Fielding a settled side was proving to be a problem and City took to the field with just nine players for a friendly at home to Luton Amateurs the following Saturday. Hon. secretary PG Staines again showed his versatility by helping to boost the numbers while WB ‘Billy’ Clark, who endured a most traumatic time during the war, also helped out. Clark ended his City career when playing in the next league game while Staines assisted in two cup ties, he even turned out in goal for the Reserves in one game and filled for the opposition (along with Billy Clark) when they turned up short of two players.
More changes were made as City faced Great Eastern Railway at Romford in the Spartan League for the first time on 20th September. Unfortunately, the Herts Advertiser reporter was not overly impressed with two of the new faces, H.Barnett and J.Fraser, and said of them, “Fraser and Barnett appeared to lack knowledge of the rudiments of the game, but they had a splendid view of the match.” City went down 4-0.
Better news came from Clarence Park where Herbert ‘Micker’ Smith played for the Reserves. Micker had been working in Gravesend but was now back in St Albans and immediately made himself available for his old club. After seeing City concede eight goals in their opening two games, he returned to the First team for the rest of the season and kicked off by keeping three consecutive clean sheets.
A nine-day national railway strike caused the postponement of City’s league game with Sutton Court on the 27th. City returned to action on the 11th October with the visit of Barnet (Alston having been dropped from their name) in the FA Cup 1st Round Qualifying. To give spectators a better view of the game, the rope around the pitch was moved back six feet from the touchline, something that would also aid the wingers. City recorded a welcome victory on the back of an Albert Furness goal.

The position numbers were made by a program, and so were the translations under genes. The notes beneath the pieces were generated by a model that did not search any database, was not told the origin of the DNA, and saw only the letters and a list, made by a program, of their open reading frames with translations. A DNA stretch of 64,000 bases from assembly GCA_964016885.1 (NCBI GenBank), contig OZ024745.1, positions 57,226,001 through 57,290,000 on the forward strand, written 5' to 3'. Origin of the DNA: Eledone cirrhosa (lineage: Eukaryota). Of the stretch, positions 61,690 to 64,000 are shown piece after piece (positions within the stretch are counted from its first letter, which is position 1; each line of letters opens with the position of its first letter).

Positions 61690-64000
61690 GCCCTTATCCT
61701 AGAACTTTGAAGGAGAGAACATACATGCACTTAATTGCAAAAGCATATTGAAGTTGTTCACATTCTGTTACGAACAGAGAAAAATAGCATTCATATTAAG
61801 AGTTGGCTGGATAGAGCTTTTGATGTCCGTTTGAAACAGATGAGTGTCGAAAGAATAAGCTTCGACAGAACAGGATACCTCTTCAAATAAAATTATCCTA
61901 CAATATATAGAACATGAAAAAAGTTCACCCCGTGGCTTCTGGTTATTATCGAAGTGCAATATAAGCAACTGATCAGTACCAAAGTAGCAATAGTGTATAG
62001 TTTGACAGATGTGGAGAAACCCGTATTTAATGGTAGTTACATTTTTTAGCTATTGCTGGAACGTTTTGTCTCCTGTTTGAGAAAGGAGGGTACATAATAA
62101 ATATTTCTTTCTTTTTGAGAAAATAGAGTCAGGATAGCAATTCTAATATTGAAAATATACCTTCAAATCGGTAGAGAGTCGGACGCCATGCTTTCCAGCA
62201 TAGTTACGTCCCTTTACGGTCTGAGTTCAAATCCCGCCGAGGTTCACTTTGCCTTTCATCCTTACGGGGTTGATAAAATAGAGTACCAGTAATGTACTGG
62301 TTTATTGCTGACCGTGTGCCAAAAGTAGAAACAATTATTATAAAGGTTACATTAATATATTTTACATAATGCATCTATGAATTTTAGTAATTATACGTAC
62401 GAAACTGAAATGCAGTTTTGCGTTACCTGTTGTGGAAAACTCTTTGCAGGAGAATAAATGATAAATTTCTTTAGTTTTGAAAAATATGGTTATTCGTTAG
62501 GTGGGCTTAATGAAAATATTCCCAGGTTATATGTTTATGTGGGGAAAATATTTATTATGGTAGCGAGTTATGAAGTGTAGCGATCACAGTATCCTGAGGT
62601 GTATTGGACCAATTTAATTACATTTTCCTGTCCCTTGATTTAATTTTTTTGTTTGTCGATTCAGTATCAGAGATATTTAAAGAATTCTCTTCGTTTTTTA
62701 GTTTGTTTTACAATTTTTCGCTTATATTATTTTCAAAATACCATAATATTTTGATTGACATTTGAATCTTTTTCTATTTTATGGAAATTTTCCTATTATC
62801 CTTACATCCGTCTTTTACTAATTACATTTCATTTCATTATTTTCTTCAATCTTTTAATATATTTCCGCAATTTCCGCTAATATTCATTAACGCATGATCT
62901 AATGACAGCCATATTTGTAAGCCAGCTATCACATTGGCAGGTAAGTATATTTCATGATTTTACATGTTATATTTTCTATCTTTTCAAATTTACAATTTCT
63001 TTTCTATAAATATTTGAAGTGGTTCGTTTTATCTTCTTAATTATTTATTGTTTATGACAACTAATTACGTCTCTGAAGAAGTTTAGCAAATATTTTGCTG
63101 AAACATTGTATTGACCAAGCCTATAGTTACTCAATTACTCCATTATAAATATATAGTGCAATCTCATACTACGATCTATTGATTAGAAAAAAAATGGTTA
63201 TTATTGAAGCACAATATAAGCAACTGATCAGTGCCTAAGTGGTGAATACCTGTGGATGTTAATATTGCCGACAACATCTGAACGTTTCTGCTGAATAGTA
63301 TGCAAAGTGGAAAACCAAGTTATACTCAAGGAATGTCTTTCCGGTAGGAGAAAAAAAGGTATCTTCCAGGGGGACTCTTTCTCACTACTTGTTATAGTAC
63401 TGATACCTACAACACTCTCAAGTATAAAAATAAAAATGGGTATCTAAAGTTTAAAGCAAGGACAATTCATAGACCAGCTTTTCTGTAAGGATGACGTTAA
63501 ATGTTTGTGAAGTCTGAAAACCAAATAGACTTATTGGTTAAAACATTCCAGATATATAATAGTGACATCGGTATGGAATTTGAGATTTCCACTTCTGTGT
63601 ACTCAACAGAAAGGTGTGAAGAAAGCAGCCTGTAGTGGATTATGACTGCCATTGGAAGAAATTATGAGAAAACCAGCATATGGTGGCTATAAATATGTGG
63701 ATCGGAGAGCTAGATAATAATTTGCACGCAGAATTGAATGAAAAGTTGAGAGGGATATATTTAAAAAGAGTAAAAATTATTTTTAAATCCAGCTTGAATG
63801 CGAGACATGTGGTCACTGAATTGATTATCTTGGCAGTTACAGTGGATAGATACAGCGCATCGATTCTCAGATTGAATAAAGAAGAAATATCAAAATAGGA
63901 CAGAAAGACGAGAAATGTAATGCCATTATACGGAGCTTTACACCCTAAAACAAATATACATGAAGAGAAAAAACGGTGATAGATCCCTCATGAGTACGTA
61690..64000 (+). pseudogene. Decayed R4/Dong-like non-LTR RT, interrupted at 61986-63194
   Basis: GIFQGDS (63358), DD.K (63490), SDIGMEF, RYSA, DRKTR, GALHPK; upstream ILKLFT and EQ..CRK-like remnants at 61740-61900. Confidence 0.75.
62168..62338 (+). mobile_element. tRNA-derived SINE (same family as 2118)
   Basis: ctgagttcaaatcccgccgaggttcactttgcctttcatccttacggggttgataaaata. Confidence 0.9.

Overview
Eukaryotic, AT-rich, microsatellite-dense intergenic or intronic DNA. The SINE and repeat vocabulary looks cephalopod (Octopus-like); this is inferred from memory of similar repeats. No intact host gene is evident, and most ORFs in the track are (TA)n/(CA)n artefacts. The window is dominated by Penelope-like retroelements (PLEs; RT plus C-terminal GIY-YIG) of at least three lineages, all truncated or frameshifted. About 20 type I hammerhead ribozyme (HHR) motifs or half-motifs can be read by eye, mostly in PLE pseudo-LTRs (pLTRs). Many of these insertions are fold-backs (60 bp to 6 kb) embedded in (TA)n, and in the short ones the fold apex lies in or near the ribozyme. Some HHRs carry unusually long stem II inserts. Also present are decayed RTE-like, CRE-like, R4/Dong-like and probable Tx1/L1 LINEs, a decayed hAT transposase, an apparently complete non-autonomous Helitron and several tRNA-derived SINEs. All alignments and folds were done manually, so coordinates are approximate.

George Meagher plays in front of 16,000 in Boulogne
George Meagher (left), a veteran of 95 games prior to the war, missed the first three games of the season due to being delayed by the rail strike on his way back from the Rhine. A football match was arranged to entertain those awaiting demobilisation, including George, and he was selected for one of the teams that played in front of around 16,000 other people also stranded at Boulonge. Meagher’s return coincided with the loss of recent recruit WF Scully, who was still in the army and after a spell at Markyate was moved to Woolwich and then onto Portsmouth.
A week after making progress in the FA Cup, City did likewise in the Amateur Cup with a comfortable 3-0 win over Luton Amateur at The Dell in Bedford Road, Luton. Tommy Christmas and H.Day netted their only cup goals for the club in a match watched by fewer than 90 spectators, the greater number of which were following St Albans.
Luton Clarence were met in a cup tie for the first time on 25th October and took City back to the Waterlow’s Sports Ground in Dunstable for a Wednesday replay that the Bedfordshire side won 3-2. It was one of three games in which the Paul brothers, Charlie and Willie, both scored.
City were back at the same venue the following Saturday to face Waterlow’s Amateur, the football team of a local print works company, in the Amateur Cup. Scully travelled up from Portsmouth to make his fourth, and final, appearance for the club in a 3-1 win for the Saints.
Having played, and lost, just two league games by the middle of November, City were in the bottom three when the 2nd Coldstream Guards played their home league game at Clarence Park. The Guards were no longer the force that they had been before the war and went down to a 3-1 defeat. By the end of the season they had amassed just five points.
Local youngster Herbert ‘Bertie’ Butcher (right) made his debut against Wycombe and held his place at inside-left against the Guards. The younger brother of George Butcher, now with West Ham United, Bertie scored in both of his first two games for the club. He went on to be one of the great City stalwarts. He made 93 appearances before standing down in November 1923 and then served as the club trainer from 1945 to 1961. Bertie did actually add one game to his list of appearances when, in January 1949, at the age of 52, he stood in during a league game against Corinthian Casuals when City were short of players.
City looked to have bowed out of the Amateur Cup a week later when Vauxhall Motors won 2-0 at the Park, but the Luton-based side were removed from the competition following an F.A. investigation after it was discovered that the club had fielded some ‘reinstated professionals’ who had not been correctly registered.